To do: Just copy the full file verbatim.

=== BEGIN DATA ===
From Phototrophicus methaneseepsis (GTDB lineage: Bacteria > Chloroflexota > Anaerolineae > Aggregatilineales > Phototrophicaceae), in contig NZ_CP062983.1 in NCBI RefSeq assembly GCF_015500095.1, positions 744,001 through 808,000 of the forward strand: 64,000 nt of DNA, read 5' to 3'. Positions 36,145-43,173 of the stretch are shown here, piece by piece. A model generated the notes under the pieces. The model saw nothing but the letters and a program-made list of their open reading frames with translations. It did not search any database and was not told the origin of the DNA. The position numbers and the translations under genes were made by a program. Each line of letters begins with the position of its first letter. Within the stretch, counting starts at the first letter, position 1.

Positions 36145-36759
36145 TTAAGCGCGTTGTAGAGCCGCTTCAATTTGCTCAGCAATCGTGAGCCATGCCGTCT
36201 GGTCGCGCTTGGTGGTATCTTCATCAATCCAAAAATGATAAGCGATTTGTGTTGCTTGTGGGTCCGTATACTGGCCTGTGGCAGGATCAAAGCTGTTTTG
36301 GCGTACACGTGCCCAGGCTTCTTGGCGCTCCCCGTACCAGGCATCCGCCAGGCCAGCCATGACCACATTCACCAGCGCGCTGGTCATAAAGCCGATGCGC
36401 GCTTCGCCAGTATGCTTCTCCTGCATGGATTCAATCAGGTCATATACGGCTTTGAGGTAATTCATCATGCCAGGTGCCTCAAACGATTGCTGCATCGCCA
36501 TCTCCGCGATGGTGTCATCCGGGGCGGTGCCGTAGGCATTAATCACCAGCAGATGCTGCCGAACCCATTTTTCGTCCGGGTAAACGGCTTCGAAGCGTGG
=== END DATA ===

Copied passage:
From Phototrophicus methaneseepsis (GTDB lineage: Bacteria > Chloroflexota > Anaerolineae > Aggregatilineales > Phototrophicaceae), in contig NZ_CP062983.1 in NCBI RefSeq assembly GCF_015500095.1, positions 744,001 through 808,000 of the forward strand: 64,000 nt of DNA, read 5' to 3'. Positions 36,145-43,173 of the stretch are shown here, piece by piece. A model generated the notes under the pieces. The model saw nothing but the letters and a program-made list of their open reading frames with translations. It did not search any database and was not told the origin of the DNA. The position numbers and the translations under genes were made by a program. Each line of letters begins with the position of its first letter. Within the stretch, counting starts at the first letter, position 1.

Positions 36145-36759
36145 TTAAGCGCGTTGTAGAGCCGCTTCAATTTGCTCAGCAATCGTGAGCCATGCCGTCT
36201 GGTCGCGCTTGGTGGTATCTTCATCAATCCAAAAATGATAAGCGATTTGTGTTGCTTGTGGGTCCGTATACTGGCCTGTGGCAGGATCAAAGCTGTTTTG
36301 GCGTACACGTGCCCAGGCTTCTTGGCGCTCCCCGTACCAGGCATCCGCCAGGCCAGCCATGACCACATTCACCAGCGCGCTGGTCATAAAGCCGATGCGC
36401 GCTTCGCCAGTATGCTTCTCCTGCATGGATTCAATCAGGTCATATACGGCTTTGAGGTAATTCATCATGCCAGGTGCCTCAAACGATTGCTGCATCGCCA
36501 TCTCCGCGATGGTGTCATCCGGGGCGGTGCCGTAGGCATTAATCACCAGCAGATGCTGCCGAACCCATTTTTCGTCCGGGTAAACGGCTTCGAAGCGTGG